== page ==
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The aim of my blog is to bring clarity to the mass of information thrown at us online.

I trawl scientific articles to bring you the most relevant up-to-date information, easily utilised in your day-to-day life.

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IBS – What is REALLY going on?

Irritable bowel syndrome (IBS) is one of the most common digestive disorders in our modern world with symptoms of abdominal pain, discomfort, irregular stool passage and bloating to name a few. My experience in clinical practice has also painted it to be the umbrella you’re placed under when all pathology testing comes back ‘normal’ and you’re told it is all in your head.

So if nothing is actually “wrong” with you, why then without fail do you get asked if you’re pregnant at least once per week, live with your pants cutting into you by the afternoon, or constantly need to excuse yourself due to gas or a sudden urge.

Well there is more to the IBS umbrella than the medical community would have you believe and that’s what I’d like to share with you today.

Research has shown that up to 84% of IBS cases are actually SIBO or SIFO – Small Intestinal Bacterial/Fungal Overgrowth especially if you are female, of older age, a proton-pump inhibitor (PPI) user, have low haemoglobin or regularly suffer with bloating or flatulence. Other common signs and associated symptoms are below:

  • Constipation, diarrhoea or both
  • Restless legs at night
  • Bloating within 1 hour of a meal
  • Digestive symptoms improve on antibiotics
  • Fibre can make you feel worse
  • Burping, reflux of GORD
  • Lactose intolerance
  • Fructose intolerance
  • Gluten intolerance
  • Fibromyalgia or unexplained joint pain
  • Skin rashes
  • Asthma or other respiratory issues
  • Chronic bladder pain
  • History of food poisoning or traveller’s diarrhoea
  • History of B12 deficiency
  • Foul smelling gas
  • Food sensitivities
  • Iron deficient with no known cause

Ok – so now we have a new and potentially more confusing title, what are we actually talking about?

Well, the bulk of our microbiome, or gut bugs, should reside in the large intestine/colon and ideally represent a delicate rainforest comprised of various bacteria, fungi, viruses and other organisms that work together to confer an array of benefits to the host, us, from mucus production to protect and feed the cells of the colon, to energy production, vitamin synthesis and immune regulation. Sometimes, however, these bugs can travel upstream for a number of reasons and inhabit the small intestine, which is absorptive – meaning it breaks down and absorbs foods and nutrients.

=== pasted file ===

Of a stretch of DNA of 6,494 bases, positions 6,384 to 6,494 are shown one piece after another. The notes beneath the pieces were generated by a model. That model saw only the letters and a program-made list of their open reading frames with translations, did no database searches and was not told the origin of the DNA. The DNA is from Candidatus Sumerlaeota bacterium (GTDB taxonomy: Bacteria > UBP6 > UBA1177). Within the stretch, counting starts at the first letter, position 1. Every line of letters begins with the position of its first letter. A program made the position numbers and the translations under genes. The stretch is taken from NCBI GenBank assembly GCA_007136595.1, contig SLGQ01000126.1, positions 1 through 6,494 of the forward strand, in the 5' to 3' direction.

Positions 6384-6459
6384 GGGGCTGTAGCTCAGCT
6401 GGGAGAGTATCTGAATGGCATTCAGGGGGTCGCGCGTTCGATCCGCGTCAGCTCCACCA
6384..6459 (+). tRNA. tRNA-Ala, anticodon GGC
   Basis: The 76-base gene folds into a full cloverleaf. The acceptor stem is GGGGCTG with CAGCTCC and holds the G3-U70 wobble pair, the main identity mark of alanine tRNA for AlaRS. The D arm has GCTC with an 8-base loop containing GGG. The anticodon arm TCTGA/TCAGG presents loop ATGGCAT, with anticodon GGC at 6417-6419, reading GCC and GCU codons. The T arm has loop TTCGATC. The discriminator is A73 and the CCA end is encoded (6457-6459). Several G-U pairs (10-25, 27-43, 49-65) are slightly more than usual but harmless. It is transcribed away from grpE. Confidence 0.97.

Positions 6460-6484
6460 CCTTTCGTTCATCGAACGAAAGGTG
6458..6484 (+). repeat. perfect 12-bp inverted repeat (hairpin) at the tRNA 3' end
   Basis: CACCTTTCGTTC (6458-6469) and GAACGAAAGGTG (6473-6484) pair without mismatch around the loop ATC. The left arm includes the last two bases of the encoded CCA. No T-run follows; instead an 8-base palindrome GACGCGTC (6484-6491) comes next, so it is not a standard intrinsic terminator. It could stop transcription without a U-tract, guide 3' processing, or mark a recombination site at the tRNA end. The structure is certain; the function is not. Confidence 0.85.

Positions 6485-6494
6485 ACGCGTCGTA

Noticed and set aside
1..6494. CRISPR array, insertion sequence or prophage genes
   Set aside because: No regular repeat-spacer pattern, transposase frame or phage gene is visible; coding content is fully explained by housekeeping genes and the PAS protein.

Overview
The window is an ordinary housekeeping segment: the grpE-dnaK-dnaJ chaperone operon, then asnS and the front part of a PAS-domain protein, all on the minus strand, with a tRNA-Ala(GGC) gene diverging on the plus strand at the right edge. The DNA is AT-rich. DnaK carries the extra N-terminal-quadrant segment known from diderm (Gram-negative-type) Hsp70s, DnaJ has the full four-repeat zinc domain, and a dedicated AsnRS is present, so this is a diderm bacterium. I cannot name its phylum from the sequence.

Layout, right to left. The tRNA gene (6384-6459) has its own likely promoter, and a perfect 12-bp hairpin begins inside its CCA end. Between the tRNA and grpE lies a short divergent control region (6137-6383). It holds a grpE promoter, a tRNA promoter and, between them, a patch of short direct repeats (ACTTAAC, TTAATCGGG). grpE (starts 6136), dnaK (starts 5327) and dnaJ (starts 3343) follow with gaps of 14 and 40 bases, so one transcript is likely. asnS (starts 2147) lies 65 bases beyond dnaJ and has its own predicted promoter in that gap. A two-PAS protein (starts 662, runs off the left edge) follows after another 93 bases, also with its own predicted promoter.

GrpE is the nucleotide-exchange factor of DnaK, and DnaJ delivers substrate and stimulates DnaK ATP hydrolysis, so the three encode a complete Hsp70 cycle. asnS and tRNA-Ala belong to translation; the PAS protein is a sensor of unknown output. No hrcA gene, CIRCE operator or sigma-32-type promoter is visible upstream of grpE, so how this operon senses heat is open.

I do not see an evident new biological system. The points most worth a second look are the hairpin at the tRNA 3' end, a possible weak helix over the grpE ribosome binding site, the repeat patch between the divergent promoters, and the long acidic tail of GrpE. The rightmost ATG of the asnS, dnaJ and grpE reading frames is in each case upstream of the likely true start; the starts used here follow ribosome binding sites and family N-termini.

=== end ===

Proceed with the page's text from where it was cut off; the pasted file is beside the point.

With proliferation of bacteria in this region we lose digestive capability of many of our enzymes and damage can occur to the sponge-like surface of the intestine resulting in malabsorption, nutrient depletion and potentially an overactive immune response resulting in food intolerances.

Further to this the bacteria consumes our food and produces gas, often methane – bring on the rotten egg smell, which gets trapped causing pain or forces its way up – belch, or down – flatulence.

Reasons why it happens

  • Dysfunctional ileocecal valve, namely the door between the small and large intestine
  • Disrupted or lack of migrating motor complex, which sweep out any accumulation of bacteria from the small intestine in-between meals
  • Post infectious gastroenteritis
  • Overconsumption of simple sugars/carbohydrates, providing a perfect feeding ground
  • Medications such as PPIs, opiates, beta agonists or calcium channel blockers
  • Chronic stress, often resulting in reduced stomach acid and reduced motility (movement) of the intestine creating stagnation
  • Scarring or adhesions from surgical intervention

If this all sounds familiar to you where do you go from here?

SIBO is most accurately diagnosed via functional breath testing, looking for presence of common gas produced by the critters now inhabiting the small intestine region. From there we start work to send them back to where they came from and leave you with your pants still happily done up at the end of the day.

Like to know more?

Check out my testing options here, or book a consultation with me for a comprehensive digestive health analysis.

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  1. […] must be said though that in terms of gut issues such as small intestinal bacteria overgrowth (SIBO), probiotics or prebiotics can be like adding kerosene to a fire and make symptoms such as bloating […]

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Irritable bowel syndrome (IBS) is one of the most common digestive disorders in our modern world with symptoms of abdominal pain, discomfort, irregular stool passage and bloating to name a few. My experience in clinical practice has also painted it to be the umbrella you’re placed under when all pathology testing comes back ‘normal’ and you’re told it is all in your head.

So if nothing is actually “wrong” with you, why then without fail do you get asked if you’re pregnant at least once per week, live with your pants cutting into you by the afternoon, or constantly need to excuse yourself due to gas or a sudden urge.

IBS – What is REALLY going on?

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